6. Ignoring the arbitrary rule laid down by Clause 3 of Schedule III and judging the matter in the light of the ordinary canons of evidence, I have no hesitation in the circumstances of the present case in coming to the conclusion that the petitioner has not voluntarily acquired the citizenship of Pakistan, and that consequently his Indian citizenship should not be deemed to have terminated under Section 9 of the Citizenship Act. He went to Pakistan when he was only a minor unaccompanied by his guardian, and returned to India within about two months of his attaining majority.
He could not change his domicile or nationality during the period of his minority, and there is nothing whatsoever to suggest that he showed any intention of changing his domicile or nationality after attaining majority, apart from the bare fact that he applied for and obtained a Pakistan passport. Mere applying for such a passport, as has been held by Desai J. in Criminal Revn. No. 631 of 1959. D/-7-3-1960, is no proof of the acquisition of Pakistan citizenship.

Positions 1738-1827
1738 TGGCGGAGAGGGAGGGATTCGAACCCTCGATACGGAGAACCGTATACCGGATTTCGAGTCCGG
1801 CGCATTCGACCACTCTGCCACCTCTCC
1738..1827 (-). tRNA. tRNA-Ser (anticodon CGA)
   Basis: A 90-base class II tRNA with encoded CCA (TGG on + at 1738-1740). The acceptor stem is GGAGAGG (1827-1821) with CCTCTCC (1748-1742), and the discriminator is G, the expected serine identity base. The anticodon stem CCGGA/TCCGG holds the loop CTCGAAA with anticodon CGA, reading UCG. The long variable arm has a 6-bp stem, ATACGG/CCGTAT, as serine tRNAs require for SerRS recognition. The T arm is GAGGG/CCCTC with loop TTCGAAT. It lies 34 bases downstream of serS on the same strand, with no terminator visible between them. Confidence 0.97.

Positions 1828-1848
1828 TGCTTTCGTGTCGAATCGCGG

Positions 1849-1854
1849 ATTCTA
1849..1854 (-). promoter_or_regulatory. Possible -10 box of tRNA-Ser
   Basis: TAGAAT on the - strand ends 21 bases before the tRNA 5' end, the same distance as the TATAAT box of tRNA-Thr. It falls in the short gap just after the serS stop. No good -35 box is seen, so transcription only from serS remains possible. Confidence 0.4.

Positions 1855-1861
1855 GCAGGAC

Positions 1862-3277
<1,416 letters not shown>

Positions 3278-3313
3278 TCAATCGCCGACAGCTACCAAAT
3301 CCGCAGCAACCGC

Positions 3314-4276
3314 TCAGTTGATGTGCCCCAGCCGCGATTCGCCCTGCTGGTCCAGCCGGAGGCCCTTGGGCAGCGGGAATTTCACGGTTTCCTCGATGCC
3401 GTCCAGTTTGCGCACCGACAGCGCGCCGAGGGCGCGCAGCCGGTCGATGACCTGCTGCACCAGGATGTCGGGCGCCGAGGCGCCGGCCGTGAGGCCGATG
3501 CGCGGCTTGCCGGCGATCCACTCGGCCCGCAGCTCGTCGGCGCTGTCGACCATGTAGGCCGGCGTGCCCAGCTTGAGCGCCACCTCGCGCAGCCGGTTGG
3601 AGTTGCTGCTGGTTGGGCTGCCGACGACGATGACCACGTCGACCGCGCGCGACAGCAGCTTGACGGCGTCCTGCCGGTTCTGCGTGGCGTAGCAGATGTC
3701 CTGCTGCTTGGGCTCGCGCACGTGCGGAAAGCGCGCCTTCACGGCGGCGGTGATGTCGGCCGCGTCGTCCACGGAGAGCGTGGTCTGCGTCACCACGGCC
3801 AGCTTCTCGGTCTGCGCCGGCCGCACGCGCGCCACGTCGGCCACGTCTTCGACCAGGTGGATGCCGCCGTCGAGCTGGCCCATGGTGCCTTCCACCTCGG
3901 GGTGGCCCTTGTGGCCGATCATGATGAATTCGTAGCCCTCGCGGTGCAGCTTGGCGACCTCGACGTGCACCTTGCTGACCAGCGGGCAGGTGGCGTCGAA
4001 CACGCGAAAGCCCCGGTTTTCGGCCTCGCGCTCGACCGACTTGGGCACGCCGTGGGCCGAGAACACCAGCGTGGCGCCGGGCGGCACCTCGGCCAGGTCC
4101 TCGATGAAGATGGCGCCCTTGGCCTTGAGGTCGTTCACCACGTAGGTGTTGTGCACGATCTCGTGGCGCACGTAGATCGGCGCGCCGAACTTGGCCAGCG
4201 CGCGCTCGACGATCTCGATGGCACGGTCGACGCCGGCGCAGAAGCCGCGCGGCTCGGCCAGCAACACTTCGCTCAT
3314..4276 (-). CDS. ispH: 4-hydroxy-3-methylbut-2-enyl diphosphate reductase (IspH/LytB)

Presumably the petitioner must have declared himself to be a Pakistani in his application for the passport, but this at best was nothing more than an admission which is capable of being explained away. And in the circumstances of the present case, there is ample explanation for the admission presumed to have been made by the petitioner when applying for a Pakistan passport. His father had been murdered on. 8-3-1956, and it was essential for him to return to India with the utmost speed; and the only way in which he could accomplish this end was by making a false declaration and obtaining 3 Pakistan passport.
It is idle to suggest that he should have sent an application to the Indian authorities for the grant of an Indian passport, for with the best will in the world those authorities could not possibly have sent the application through the various 'proper channels,' made all the necessary enquiries in Rampur and elsewhere and completed the essential formalities in less than a year or so (even assuming that they were ready and willing to treat the petitioner as an Indian national and to grant him a passport accordingly). Indeed, those who have had occasion to deal with Government departments in such matters would probably consider one year to be a gross underestimate of the time required for the purpose.